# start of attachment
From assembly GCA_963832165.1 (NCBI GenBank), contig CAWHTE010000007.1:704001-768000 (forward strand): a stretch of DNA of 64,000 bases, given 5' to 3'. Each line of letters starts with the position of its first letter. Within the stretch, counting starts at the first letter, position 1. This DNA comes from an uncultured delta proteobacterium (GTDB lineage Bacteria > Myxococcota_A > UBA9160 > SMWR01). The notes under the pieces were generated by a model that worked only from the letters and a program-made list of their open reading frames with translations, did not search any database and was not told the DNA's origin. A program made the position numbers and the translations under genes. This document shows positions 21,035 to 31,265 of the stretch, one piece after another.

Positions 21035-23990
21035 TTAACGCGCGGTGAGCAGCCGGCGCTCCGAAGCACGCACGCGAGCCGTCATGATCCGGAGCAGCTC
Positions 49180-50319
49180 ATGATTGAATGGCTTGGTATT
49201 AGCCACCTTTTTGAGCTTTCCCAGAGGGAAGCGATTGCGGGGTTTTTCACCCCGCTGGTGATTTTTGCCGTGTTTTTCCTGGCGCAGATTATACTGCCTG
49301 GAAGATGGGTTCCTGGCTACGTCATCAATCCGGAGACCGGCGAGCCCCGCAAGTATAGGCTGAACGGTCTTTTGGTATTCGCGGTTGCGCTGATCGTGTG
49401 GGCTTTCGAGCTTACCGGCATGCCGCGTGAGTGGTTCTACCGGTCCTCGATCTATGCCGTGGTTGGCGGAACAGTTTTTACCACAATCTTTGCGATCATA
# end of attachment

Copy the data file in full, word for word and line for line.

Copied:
From assembly GCA_963832165.1 (NCBI GenBank), contig CAWHTE010000007.1:704001-768000 (forward strand): a stretch of DNA of 64,000 bases, given 5' to 3'. Each line of letters starts with the position of its first letter. Within the stretch, counting starts at the first letter, position 1. This DNA comes from an uncultured delta proteobacterium (GTDB lineage Bacteria > Myxococcota_A > UBA9160 > SMWR01). The notes under the pieces were generated by a model that worked only from the letters and a program-made list of their open reading frames with translations, did not search any database and was not told the DNA's origin. A program made the position numbers and the translations under genes. This document shows positions 21,035 to 31,265 of the stretch, one piece after another.

Positions 21035-23990
21035 TTAACGCGCGGTGAGCAGCCGGCGCTCCGAAGCACGCACGCGAGCCGTCATGATCCGGAGCAGCTC
Positions 49180-50319
49180 ATGATTGAATGGCTTGGTATT
49201 AGCCACCTTTTTGAGCTTTCCCAGAGGGAAGCGATTGCGGGGTTTTTCACCCCGCTGGTGATTTTTGCCGTGTTTTTCCTGGCGCAGATTATACTGCCTG
49301 GAAGATGGGTTCCTGGCTACGTCATCAATCCGGAGACCGGCGAGCCCCGCAAGTATAGGCTGAACGGTCTTTTGGTATTCGCGGTTGCGCTGATCGTGTG
49401 GGCTTTCGAGCTTACCGGCATGCCGCGTGAGTGGTTCTACCGGTCCTCGATCTATGCCGTGGTTGGCGGAACAGTTTTTACCACAATCTTTGCGATCATA